Background: Low vitamin D levels have been associated with an increased risk of multiple sclerosis (MS), although it remains unknown whether this relationship varies by age.
Objective: The objective of this paper is to investigate the association between vitamin D3 supplementation through cod liver oil at different postnatal ages and MS risk.
Methods: In the Norwegian component of the multinational case-control study Environmental Factors In Multiple Sclerosis (EnvIMS), a total of 953 MS patients with maximum disease duration of 10 years and 1717 controls reported their cod liver oil use from childhood to adulthood.
Results: Self-reported supplement use at ages 13-18 was associated with a reduced risk of MS (OR 0.67, 95% CI 0.52-0.86), whereas supplementation during childhood was not found to alter MS risk (OR 1.01, 95% CI 0.81-1.26), each compared to non-use during the respective period. An inverse association was found between MS risk and the dose of cod liver oil during adolescence, suggesting a dose-response relationship (p trend = 0.001) with the strongest effect for an estimated vitamin D3 intake of 600-800 IU/d (OR 0.46, 95% CI 0.31-0.70).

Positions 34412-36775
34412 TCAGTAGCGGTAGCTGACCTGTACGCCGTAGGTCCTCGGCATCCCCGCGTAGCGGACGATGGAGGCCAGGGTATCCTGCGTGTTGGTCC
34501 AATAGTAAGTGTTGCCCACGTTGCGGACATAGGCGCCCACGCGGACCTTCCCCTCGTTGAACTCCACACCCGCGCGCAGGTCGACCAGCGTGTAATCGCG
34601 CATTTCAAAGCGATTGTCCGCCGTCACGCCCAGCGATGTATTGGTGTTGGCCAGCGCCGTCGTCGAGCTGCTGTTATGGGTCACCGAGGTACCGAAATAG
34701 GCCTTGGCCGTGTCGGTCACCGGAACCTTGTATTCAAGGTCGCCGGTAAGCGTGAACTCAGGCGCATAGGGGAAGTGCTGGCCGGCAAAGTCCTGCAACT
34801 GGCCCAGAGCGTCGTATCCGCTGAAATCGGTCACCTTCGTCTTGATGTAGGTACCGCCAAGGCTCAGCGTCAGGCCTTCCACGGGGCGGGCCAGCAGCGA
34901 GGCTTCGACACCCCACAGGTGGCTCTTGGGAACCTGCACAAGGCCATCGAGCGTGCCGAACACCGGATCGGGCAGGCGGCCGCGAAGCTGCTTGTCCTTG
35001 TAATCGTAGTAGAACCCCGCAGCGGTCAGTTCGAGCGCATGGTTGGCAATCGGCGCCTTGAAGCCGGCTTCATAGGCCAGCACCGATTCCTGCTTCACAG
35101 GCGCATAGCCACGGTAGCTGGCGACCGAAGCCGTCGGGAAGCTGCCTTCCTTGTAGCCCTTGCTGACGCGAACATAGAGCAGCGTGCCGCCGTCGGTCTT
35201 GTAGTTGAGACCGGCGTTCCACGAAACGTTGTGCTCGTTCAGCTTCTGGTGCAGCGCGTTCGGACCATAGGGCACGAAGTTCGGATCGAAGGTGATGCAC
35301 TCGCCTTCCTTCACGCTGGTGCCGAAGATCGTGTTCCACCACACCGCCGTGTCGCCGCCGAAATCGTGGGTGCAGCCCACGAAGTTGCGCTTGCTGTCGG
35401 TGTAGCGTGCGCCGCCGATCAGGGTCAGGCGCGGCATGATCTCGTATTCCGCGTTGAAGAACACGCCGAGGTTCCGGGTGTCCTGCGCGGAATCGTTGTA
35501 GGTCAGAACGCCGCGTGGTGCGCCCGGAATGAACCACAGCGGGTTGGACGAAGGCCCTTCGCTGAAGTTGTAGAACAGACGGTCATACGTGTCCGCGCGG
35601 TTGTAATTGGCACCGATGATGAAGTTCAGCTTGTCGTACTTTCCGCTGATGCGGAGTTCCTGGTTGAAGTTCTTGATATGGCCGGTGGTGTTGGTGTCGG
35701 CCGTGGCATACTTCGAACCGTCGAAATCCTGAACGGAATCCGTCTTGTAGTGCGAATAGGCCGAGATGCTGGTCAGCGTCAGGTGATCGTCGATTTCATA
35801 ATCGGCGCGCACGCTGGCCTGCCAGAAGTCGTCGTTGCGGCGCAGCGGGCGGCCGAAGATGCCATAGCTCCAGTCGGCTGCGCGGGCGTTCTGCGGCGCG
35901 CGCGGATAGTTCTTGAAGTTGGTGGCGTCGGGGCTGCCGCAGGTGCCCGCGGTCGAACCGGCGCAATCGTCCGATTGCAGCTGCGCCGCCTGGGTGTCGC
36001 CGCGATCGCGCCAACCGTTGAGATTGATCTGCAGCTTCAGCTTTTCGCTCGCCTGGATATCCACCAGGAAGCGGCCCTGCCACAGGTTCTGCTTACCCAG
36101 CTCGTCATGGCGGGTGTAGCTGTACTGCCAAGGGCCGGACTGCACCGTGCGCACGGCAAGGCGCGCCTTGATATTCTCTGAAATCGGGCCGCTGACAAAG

Conclusions: These findings not only support the hypothesis relating to low vitamin D as a risk factor for MS, but further point to adolescence as an important susceptibility period for adult-onset MS.
Keywords: Multiple sclerosis; age; cod liver oil; environmental risk factors; supplementation; susceptibility; timing; vitamin D.
© The Author(s), 2015.